“The Berrys owned quite a bit of land at the north end of Court Street,” said Mount Zion Baptist Church Preservation Society board member Dr. Trevellya Ford-Ahmed. “At that time the Mount Zion congregation had a wooden building on Lancaster Street. But as their congregation began to grow, they wanted to expand that space. That was when the Berrys offered land to the congregation to actually build a larger church. And that was kind of the beginning of building that beautiful edifice that you see there now.”
The Preservation Society was so much a part of the development of the play that Lawton decided to name a central character after Ford-Ahmed, and another character after Preservation Society Board President Ada Woodson Adams.
“That’s what blew my mind – when I saw that there was a character named ‘Trevy’ in the play – I thought – ‘no one but the people in my family know me as Trevy! Everyone else knows me as Tee!’” Ford-Ahmed said. “So that’s when I had to say kudos to the playwright. In her research, she really didn’t even need us, because she went way beyond the pale! But I can’t wait to see her and ask her how she knew that was a nickname for me. I’m delighted to have my name associated with the play. It’s wonderful. And I think so is Miss Ada — when we both heard, we said we both broke open a bottle of wine and said kudos to Professor Lawton!”
“Hotel Berry” is directed by JaMeeka Hollway, who said the Preservation Society’s involvement in the work has been indispensable.
“They have been a part of the very initial work that is this play,” Holloway said. “What they understand about the city of Athens and the spirit of the Berry is invaluable to what we will artistically do with this show. I’m excited to continue to be in conversation with them throughout some of the talk backs that we’ll be having after the shows.”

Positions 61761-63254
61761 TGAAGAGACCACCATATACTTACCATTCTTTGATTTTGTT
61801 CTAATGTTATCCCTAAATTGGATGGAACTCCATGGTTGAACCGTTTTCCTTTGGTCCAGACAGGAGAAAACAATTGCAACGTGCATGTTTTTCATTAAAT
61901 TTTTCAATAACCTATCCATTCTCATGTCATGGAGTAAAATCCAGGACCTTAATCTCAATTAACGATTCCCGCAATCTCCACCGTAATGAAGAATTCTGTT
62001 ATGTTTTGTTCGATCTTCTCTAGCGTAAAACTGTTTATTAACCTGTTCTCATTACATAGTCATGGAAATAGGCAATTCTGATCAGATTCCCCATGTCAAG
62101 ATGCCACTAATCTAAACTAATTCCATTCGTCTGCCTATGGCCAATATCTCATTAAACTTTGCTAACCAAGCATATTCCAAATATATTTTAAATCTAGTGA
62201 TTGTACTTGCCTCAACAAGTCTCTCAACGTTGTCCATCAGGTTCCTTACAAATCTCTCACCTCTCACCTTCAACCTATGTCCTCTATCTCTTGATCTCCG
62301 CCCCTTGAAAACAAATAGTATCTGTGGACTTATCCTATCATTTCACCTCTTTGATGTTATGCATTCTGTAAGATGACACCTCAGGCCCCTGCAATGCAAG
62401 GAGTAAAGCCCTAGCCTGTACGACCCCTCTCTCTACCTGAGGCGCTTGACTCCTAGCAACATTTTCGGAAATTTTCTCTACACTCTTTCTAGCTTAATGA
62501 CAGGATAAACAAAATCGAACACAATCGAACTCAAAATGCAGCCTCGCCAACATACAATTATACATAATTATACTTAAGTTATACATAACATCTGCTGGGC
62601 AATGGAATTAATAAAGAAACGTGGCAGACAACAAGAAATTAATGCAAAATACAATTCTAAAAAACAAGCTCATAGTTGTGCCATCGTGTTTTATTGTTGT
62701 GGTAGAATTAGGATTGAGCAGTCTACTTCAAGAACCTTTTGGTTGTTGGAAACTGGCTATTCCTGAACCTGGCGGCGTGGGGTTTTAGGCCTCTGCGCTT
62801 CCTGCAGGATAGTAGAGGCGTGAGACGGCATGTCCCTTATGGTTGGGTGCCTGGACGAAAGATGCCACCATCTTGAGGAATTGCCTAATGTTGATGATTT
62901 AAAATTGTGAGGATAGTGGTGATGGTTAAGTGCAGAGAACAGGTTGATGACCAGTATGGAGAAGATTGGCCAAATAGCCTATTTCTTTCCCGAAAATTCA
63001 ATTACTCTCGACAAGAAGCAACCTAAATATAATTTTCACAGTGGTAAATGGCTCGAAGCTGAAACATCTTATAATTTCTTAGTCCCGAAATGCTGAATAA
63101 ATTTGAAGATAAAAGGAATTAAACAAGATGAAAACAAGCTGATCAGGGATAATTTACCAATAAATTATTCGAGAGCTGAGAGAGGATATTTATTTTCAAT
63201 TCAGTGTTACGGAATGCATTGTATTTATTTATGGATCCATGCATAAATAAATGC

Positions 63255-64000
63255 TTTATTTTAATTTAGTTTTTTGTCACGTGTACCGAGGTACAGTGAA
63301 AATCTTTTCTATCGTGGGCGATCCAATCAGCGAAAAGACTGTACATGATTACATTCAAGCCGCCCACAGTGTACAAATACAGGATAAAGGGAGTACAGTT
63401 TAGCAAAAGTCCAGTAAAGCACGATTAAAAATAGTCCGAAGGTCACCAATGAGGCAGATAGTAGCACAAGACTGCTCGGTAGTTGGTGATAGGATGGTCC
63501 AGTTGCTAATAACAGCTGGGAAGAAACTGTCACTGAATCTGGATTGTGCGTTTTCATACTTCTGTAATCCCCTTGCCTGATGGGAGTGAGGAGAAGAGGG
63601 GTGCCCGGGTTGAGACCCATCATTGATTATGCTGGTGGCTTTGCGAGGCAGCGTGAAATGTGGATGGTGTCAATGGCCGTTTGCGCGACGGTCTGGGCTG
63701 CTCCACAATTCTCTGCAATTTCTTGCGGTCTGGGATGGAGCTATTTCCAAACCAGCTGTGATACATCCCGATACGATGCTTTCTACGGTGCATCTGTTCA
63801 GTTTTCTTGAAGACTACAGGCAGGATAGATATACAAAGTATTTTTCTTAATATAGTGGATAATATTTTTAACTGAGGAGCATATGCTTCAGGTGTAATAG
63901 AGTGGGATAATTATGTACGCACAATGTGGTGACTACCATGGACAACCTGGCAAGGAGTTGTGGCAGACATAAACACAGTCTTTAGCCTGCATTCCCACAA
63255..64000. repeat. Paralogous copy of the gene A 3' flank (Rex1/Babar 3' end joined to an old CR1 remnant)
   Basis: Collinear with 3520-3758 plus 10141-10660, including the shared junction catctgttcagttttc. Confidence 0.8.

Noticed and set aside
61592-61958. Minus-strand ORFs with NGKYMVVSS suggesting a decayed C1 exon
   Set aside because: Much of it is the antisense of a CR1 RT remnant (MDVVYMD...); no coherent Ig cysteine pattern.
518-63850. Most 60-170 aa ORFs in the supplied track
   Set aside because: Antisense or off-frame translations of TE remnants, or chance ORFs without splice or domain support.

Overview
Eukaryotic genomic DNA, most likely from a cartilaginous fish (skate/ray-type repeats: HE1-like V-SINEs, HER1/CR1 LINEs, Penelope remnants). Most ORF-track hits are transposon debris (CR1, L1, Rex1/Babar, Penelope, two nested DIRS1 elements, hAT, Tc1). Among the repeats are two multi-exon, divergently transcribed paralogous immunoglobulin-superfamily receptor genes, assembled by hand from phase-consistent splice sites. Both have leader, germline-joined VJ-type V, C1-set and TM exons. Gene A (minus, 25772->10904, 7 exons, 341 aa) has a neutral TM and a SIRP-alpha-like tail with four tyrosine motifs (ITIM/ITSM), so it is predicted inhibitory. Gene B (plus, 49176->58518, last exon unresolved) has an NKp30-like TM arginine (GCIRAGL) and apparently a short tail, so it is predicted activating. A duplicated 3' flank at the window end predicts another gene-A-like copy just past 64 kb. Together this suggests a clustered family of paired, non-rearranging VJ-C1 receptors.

Holloway said she hopes “Hotel Berry” will further illuminate and amplify the lives and legacy of Edward and Mattie Berry.
“One of the things that I’m reminded of is that the trend of Black entrepreneurship that we’ve seen expand over the last few years isn’t anything new,” she said. “We are expanding on a legacy that was built years ago. I feel incredibly honored as a Black person — as a Black woman — to continue to carry the baton of Mattie and Edward Berry.”
“Hotel Berry” runs November 17, 18, 19, 29, 30, and December 1, 2, 3 in Ohio University’s Forum Theater (35 South College Street). Masks are required in the theater. The November 17 show is a preview show, and the opening night of the production is November 18. There will be American Sign Language interpreters translating the show on Dec. 1. Shows will also be available for live streaming. There will be a talk backs after the Nov. 19 and Dec. 1 shows. Find more information and buy tickets at this link.